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Do you consider chain restaurants when going out to dinner?

Yes!, It's a restaurant.
68 (52.7%)
I just want to eat.
8 (6.2%)
I would rather eat somewhere else.
43 (33.3%)
I work hard for my money and want a true dining experience.
10 (7.8%)

Total Members Voted: 128

Author Topic: Going out for dinner  (Read 14305 times)

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Re: Going out for dinner
« Reply #15 on: November 11, 2012, 03:23:55 AM »
I don't go out much to eat at all due to money/diet/time restrictions.

there are pros and cons to each, and not all the chains are the same in terms of quality and ambience - if I am traveling, I will tend to go to a chain because there is some degree of comfort in knowing what i'm getting. at the same time - it's fun to be adventurous. in my own city - it's becoming harder and harder to find a place that *isnt'* a chain (other than a corner felafel store; and even some of those have turned into mini-chains).

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Re: Going out for dinner
« Reply #16 on: November 11, 2012, 03:39:50 AM »
We don't have as many chain restaurants here but when I was living in the States I only went to the chain places when someone else chose the restaurant.  In the town where I lived there were only 3 non-chain places (but 5 McDonalds) so not lots of choice.  Luckily the food at those three was good so I was happy to alternate between them.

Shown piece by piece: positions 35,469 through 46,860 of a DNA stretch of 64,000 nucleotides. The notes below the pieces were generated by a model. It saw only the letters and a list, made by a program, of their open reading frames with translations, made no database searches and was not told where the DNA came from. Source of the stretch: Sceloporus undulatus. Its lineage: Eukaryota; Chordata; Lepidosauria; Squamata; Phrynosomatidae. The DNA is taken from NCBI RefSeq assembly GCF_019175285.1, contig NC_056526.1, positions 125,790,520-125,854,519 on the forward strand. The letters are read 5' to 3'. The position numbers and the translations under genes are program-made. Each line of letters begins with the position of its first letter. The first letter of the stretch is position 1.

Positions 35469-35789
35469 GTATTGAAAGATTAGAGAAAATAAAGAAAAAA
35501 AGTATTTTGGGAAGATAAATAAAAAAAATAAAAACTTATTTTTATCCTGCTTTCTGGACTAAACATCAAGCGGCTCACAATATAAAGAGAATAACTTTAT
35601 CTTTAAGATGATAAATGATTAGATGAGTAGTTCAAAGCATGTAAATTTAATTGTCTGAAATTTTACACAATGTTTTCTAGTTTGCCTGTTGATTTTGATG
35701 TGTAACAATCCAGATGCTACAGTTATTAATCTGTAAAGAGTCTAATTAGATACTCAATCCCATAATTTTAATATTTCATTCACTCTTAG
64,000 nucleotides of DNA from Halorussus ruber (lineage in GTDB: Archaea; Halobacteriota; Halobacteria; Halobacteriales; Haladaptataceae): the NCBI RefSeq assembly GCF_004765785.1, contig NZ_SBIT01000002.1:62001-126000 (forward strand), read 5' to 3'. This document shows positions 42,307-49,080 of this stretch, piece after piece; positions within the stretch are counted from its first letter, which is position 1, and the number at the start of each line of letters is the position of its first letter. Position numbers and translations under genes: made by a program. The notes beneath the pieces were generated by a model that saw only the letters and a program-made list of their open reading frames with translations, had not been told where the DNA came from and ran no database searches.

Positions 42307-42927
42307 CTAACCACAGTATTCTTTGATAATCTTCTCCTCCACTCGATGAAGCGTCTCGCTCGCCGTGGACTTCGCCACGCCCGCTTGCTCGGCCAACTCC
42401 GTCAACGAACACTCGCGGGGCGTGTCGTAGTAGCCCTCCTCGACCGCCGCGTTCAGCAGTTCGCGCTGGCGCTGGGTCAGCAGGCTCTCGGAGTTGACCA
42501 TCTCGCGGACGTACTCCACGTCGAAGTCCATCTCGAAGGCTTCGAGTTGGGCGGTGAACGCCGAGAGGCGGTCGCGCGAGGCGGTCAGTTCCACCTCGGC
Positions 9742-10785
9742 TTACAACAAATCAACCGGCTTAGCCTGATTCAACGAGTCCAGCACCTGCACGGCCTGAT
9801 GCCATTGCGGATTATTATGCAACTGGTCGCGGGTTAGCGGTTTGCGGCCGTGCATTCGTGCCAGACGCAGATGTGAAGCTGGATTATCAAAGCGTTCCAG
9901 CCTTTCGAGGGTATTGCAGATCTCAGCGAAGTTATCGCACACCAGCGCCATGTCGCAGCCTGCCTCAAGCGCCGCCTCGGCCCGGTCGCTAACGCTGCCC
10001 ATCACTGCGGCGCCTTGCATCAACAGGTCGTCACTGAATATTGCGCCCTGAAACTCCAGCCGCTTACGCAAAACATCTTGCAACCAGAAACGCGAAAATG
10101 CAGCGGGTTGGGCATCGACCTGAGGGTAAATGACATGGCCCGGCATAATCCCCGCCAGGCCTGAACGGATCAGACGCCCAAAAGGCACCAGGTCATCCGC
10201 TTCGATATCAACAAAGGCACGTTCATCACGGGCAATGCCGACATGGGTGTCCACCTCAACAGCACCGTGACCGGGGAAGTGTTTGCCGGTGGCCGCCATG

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Re: Going out for dinner
« Reply #17 on: November 11, 2012, 06:30:37 AM »
I like to support local businesses including restaurants. Also for me local is safer because they tend to know their food better. So my preference tends to be

Local Chains (Though I much more likely to go to the "real/original" location for example the Spaghetti Warehouse needs to be in a haunted Warehouse not a new building on 59.)

Sit down Chains

avoid fast food unless it is 2 am and Whataburger is the only place open in the one horse town we are traveling through.
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Re: Going out for dinner